- To send periodic emails regarding your order or other products and services.
How do we protect visitor information?
We do not use vulnerability scanning and/or scanning to PCI standards. Your personal information is contained behind secured networks and is only accessible by a limited number of persons who have special access rights, and are required to keep the information confidential. In addition, all sensitive/credit information you supply is encrypted.
We implement a variety of security measures enters, submits, or accesses their information to maintain the safety of your personal information.
For your convenience we may store your credit card information kept for more than 60 days in order to expedite future orders, and to automate the billing process.
Do we use ‘cookies’?
If you disable cookies off, some features will be disabled that make your site experience more efficient and some of our services will not function properly. However, you can still place orders.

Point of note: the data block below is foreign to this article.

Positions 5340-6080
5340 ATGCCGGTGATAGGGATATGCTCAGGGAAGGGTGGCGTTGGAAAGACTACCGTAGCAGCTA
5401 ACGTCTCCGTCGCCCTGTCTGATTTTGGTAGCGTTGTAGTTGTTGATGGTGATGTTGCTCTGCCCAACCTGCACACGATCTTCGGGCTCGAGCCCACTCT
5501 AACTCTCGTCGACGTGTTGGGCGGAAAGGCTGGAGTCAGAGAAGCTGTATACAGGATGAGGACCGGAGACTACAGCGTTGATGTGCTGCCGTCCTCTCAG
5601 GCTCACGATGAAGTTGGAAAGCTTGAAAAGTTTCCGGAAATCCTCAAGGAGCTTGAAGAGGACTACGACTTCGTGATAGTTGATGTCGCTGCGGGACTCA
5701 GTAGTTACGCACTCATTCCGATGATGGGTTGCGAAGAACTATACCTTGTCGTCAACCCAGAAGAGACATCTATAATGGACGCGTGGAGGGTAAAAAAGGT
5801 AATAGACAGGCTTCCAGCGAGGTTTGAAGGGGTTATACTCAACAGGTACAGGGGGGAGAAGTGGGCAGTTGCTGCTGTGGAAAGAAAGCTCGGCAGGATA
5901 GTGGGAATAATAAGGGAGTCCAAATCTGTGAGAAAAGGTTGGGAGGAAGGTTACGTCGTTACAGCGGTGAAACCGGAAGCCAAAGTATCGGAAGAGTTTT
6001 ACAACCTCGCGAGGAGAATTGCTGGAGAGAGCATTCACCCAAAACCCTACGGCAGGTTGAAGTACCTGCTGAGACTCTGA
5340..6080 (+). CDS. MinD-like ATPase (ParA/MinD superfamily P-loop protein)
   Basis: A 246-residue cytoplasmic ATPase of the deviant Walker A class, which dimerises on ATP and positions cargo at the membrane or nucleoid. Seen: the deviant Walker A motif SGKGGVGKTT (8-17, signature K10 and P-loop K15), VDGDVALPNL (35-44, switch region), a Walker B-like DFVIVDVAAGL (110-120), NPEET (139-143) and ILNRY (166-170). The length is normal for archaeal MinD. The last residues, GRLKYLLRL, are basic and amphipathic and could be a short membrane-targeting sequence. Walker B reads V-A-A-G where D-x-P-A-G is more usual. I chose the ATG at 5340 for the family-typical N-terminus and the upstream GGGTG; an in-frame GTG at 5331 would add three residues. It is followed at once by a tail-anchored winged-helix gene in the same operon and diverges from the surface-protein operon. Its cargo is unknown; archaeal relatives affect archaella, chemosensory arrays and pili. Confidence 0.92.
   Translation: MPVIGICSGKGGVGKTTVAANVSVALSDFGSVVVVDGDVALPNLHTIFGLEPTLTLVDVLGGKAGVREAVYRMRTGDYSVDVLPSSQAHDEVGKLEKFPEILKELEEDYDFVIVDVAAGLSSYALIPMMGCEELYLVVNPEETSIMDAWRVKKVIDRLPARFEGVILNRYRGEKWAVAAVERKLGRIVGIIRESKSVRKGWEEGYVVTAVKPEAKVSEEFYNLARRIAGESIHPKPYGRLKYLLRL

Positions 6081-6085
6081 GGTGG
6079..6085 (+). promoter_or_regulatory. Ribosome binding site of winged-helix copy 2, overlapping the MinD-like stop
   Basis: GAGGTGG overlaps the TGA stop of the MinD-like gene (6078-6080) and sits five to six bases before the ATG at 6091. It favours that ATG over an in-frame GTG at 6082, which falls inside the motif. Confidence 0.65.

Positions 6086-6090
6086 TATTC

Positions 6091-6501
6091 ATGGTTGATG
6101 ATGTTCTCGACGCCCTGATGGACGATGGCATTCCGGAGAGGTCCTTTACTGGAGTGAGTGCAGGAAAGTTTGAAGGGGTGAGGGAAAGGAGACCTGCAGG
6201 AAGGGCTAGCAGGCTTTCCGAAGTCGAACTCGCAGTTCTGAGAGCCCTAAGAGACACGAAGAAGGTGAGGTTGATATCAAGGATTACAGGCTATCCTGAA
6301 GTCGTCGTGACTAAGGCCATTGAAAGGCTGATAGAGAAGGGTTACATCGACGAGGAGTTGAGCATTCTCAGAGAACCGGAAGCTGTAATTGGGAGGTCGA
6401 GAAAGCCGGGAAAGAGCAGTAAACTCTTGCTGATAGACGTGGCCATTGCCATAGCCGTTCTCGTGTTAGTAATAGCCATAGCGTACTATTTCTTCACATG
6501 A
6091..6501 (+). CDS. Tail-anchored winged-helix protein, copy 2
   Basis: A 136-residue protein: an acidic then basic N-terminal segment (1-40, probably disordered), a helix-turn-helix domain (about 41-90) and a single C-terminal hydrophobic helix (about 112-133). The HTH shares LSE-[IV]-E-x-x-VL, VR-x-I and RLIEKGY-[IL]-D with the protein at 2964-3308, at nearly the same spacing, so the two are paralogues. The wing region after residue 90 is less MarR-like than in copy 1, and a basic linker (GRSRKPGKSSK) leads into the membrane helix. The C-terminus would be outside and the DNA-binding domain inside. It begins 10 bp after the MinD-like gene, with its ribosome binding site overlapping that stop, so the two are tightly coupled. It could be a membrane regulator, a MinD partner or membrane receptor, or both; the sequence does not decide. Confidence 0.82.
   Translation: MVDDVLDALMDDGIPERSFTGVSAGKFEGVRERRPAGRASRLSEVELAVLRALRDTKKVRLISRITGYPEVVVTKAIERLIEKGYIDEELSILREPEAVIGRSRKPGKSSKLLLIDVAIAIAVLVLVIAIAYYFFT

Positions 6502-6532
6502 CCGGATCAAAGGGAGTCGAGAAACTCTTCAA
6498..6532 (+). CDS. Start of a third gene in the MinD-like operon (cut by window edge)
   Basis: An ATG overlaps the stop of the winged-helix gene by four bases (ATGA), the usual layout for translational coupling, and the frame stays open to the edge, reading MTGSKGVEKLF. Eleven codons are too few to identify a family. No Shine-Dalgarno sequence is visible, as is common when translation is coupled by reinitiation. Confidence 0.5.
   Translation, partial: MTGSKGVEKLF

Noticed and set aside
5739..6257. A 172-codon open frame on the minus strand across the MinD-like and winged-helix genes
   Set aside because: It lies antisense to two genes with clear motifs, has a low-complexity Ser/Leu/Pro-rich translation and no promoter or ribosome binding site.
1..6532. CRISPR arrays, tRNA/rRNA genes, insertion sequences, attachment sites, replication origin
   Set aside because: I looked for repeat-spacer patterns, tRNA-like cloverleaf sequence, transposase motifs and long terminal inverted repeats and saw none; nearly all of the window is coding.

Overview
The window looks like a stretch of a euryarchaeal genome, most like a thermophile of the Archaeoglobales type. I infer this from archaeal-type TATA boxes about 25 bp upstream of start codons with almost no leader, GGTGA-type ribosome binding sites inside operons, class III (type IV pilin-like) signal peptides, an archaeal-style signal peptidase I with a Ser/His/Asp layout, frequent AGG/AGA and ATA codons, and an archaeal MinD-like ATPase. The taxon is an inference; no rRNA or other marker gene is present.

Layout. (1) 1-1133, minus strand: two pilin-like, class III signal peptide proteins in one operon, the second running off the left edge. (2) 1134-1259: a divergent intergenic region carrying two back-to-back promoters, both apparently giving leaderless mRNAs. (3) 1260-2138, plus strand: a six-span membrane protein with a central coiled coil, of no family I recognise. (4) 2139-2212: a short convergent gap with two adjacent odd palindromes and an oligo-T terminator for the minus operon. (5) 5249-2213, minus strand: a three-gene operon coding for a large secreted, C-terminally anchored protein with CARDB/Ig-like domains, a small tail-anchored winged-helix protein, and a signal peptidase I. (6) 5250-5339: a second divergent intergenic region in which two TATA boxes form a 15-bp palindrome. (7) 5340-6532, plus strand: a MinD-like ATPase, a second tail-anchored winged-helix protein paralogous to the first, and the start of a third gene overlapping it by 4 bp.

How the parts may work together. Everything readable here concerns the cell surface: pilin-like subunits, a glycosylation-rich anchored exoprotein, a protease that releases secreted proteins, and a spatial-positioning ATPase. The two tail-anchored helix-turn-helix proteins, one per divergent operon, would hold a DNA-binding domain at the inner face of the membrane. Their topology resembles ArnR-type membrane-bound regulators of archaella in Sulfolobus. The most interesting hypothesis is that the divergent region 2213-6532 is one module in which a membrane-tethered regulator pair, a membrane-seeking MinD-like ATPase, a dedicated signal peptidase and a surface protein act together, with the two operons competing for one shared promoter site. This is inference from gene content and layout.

Third Party Disclosure: We do not sell, trade, or otherwise transfer to outside parties your personally identifiable information.
Third party links: We do not include or offer third party products or services on our website.
Google: Google’s advertising requirements can be summed up by Google’s Advertising Principles. They are put in place to provide a positive experience for users.
We have not enabled Google AdSense on our site but we may do so in the future.
According to CalOPPA we agree to the following:
- Users can visit our site anonymously
Users are able to change their personal information:
By emailing us @ firstname.lastname@example.org or email@example.com
By calling us @ 843-884-5342 x224
How does our site handle do not track signals?
We do not track signals and do not track, plant cookies, or use advertising when a Do Not Track (DNT) browser mechanism is in place.
Does our site allow third party behavioral tracking?